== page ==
I HAVE ALWAYS BEEN EXCEPTIONALLY FRANK

I continue to reflect on Eugene’s self-evaluation for his spiritual director on entering the seminary. Today I find more revealing than the text that he presented, the lines scratched out in his rough copy of the document (underlined here):

I have always been exceptionally frank, and this makes me steer clear of using any kind of flattering compliments that would in any way at all call my sincerity into question. Out in the world, people got used to accepting me as I am.
I must be on my guard against making rash judgments, for I have a strong propensity to pass judgment on all and sundry; led to do this by a certain talent I have had since I was a child to judge with.
I have never been able to be content with explaining people’s actions on the basis of their intention, for it is my practice to pick up various small aspects of an action which escape the notice of most people, and which give me a well-nigh infallible clue to the person’s intention. I am hardly ever mistaken in this. So I am not very trusting, and attach little weight to the protestations of friendship and esteem of three quarters of the people who would have me believe they are fond of me.
My experience has given me confidence that my judgment is rarely wide off the mark, and I have to be very careful not to speak my mind when there is no need.

Self-evaluation written for his spiritual director in 1808, O.W. XIV n. 30

The quality of being quick to judge is clear in many of his writings throughout his life, particularly if the person’s actions or attitudes were not in keeping with the values and ideals that Eugene expected from that person’s state of life. This attiitude of frankness caused him to have enemies, particularly in Marseille when he was Vicar General of his uncle and had to be the “hatchet man” to deal with problems in the diocese, or problems with civil government authorities.

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One Response to I HAVE ALWAYS BEEN EXCEPTIONALLY FRANK

  1. Eleanor Rabnett, Oblate Associate says:

    I have decided to continue with my daily reflections with Eugene – it matters not the day this was written for, or even the early period of Eugene’s life; I will use these as a guide to look at where I stand right now.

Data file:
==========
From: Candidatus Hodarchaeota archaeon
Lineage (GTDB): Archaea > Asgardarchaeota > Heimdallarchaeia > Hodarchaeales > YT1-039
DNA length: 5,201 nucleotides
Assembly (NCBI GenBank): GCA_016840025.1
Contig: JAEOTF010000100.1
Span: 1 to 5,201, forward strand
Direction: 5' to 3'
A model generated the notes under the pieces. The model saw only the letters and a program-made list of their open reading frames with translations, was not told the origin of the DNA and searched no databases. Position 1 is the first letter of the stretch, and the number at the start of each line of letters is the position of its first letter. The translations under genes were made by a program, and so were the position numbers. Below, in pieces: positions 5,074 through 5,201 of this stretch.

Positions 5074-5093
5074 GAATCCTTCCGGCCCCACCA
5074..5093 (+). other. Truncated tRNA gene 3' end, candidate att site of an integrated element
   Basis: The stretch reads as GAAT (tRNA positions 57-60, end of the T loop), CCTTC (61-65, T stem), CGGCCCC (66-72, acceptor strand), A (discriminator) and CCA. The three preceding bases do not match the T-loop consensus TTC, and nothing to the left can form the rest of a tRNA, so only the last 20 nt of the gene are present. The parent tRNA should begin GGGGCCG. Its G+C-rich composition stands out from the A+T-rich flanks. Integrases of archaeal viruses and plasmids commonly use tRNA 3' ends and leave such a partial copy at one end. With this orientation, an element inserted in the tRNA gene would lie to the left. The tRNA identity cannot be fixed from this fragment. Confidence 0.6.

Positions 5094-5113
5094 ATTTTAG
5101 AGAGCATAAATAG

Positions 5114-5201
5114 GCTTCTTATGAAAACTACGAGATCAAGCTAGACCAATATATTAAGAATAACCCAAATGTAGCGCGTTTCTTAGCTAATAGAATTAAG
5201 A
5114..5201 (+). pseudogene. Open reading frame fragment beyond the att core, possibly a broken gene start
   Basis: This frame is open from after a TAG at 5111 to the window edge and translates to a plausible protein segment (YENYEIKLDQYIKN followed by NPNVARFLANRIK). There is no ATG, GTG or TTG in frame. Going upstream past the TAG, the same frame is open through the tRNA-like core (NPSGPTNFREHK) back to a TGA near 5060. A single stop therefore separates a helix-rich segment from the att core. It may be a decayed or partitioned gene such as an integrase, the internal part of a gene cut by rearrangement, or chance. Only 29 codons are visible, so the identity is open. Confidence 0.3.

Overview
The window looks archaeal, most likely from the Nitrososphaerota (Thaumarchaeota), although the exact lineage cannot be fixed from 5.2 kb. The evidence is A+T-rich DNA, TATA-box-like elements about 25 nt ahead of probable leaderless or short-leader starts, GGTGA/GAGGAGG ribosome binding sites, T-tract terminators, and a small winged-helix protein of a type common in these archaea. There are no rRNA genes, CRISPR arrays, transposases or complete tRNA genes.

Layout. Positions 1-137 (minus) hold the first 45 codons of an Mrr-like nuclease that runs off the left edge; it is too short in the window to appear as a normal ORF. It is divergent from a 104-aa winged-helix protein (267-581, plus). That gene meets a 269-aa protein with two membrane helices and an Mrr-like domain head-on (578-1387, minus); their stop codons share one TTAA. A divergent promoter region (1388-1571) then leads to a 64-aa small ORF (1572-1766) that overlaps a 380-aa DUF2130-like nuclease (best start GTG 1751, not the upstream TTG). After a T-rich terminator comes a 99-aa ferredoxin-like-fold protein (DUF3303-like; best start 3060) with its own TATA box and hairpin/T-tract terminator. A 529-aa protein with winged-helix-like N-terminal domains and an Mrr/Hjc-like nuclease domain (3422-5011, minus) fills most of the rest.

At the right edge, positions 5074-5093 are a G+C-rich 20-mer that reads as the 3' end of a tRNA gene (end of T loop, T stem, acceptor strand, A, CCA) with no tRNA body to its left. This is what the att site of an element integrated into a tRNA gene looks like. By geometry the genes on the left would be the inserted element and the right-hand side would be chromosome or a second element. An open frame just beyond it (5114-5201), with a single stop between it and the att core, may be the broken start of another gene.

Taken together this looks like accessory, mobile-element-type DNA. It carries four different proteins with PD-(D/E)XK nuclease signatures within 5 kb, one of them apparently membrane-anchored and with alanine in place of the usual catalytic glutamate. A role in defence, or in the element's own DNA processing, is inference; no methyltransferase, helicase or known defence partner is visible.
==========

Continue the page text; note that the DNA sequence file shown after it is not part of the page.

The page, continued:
“I have never been able to be content with explaining people’s actions on the basis of their intention, for it is my practice to pick up various small aspects of an action which escape the notice of most people, and which give me a well-nigh infallible clue to the person’s intention. I am hardly ever mistaken in this. So I am not very trusting…”

    Eugene you could so easily be describing me – in the past and even now. God gave me this incredible gift of being able to recognize myself in others, however how I saw myself was not the truth but rather a lie that had been forced upon and into me. And as I grew up I ‘tested’ everyone and trusted none.

    But perhaps one of the greatest gifts that I have learned from you is to be able to realise is not so much the frankness, but the way in which it is delivered.

    With you, and all who God puts in my midst I am learning to be frank – in a most loving way. I have always noted that when you wrote to your sons and others that you would be frank and that you always wrapped it in a tender love – making it safe for another to listen and take in your advice.

    With love, with respect, acting out of tenderness rather than blame and condemnation we gather the other to us so as to walk together. There is no secret shame for either just our recognized woundedness and humanity and our shared experience of being loved.

    It is in this way that you lead me to act like a human being, first of all, and then like a Christian, and, finally, to help me to become a saint. And I – well I am learning to share and help others I meet to do the same thing.

    Dearest Eugene – look at where your invitation to walk with you has brought me to so has to allow me to love and learn and let go of the poverty of hardness and shame that you must have been able to see within me. I can do no less – with myself and with the others I meet. Look and see what God has ordained as we journey together this Advent. My tears this morning are not tears of sorrow, but rather those of immense and unending gratitude.

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